Fabricated Constructions/ The Chinese Pictures

These works are fabrications based on photographs taken of the Pace Gallery space under construction in Beijing's art district 798. In 2006 I was in Beijing and began photographing the almost constant reconstruction of Beijing. On my last trip in September of 2009 I was, as always, surprised by the changes taking place and the level of urban renewal ever in progress. Beijing appears as a series of layers, layers in time as well as space. Each layer is part of a complex narrative in the evolution of modern China encapsulated in the city.

Current photographic technology more clearly identifies the process and the nature of how the photographic plane operates in the creation of images. As I have been interested in the plane in architecture, e.g. wall, floor, etc. I am considering this group of images fabrications. These images are not produced in an effort to document the changes in the urban landscape of Beijing nor are they pictures capturing the loss of its historical neighborhoods; rather they are constructions of space and time, allusions to aspects of history and to cultural myths.

My process here is simple, extract sections from the original photographs and rebuild the image based on some particular belief that informs the narrative of the culture. The allusions are hidden in the layers as they are in the culture itself. Chinese culture is a layered culture presenting a surface and hiding meaning. These Photoshop images are architecturally based, but use the architecture to suggest the labyrinth of interpretative readings. As a Westerner and an artist with my own agenda I am aware that my readings are not necessarily correct, rather they represent a particular interest of mine on the narratives of place.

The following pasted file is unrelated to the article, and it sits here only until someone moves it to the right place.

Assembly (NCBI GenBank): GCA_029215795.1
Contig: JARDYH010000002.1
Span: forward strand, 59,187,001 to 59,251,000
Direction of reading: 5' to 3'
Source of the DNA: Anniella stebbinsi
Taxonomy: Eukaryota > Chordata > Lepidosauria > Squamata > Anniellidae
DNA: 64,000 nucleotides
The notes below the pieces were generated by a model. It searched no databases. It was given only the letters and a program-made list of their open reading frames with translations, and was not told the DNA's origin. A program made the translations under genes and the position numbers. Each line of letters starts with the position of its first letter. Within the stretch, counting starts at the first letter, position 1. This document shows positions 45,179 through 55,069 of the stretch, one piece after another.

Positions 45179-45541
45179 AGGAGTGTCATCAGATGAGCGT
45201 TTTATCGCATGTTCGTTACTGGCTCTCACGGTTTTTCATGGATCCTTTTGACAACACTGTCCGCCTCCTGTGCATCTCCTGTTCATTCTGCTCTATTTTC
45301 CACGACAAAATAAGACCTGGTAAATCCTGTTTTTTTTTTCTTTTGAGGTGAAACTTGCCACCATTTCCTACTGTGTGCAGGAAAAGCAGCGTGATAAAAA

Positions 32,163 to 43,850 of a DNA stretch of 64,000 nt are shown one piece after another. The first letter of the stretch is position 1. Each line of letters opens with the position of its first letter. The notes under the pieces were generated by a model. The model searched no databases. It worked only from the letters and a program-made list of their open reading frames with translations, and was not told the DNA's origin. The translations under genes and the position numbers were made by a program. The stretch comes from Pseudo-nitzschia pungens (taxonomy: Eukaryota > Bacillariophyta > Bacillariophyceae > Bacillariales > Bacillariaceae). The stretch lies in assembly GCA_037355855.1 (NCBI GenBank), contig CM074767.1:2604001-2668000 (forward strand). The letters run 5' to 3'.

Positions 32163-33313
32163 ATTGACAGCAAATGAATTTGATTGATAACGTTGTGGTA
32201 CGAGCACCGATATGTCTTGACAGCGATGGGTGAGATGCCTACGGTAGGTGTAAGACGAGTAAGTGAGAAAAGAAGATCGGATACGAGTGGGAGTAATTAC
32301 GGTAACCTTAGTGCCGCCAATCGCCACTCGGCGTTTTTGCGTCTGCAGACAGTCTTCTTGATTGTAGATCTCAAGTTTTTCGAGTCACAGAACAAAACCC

Structurally the plane is the first principal upon which these works are based, how the plane is both physical and illusionary. Photoshop operates by constructing layers or planes which each have unique bits of information that may or may not be part of the original whole, but become so by and through the process. The constructed fragments are signifiers in the deck allowing the final image to be reshuffled may times.

None of these works tells a specific story nor are they narrative in the usual sense of narrative; however, it is reasonable to perceive them as "about" something. That something is generally the formal aspect of the picture plane and the layers as they overlap each other in the final image. The forms in the image are not abstract, but are actual things that act as construction material to the result. The resulting images are dark and feature spaces that seem to be "loaded" with portent or with symbolic meaning, this is true; however, it is not my intention to suggest that they reveal a finite meaning. These works are not didactic and do not comment on current reality, more accurately they describe a hermeneutic interpretation of the world.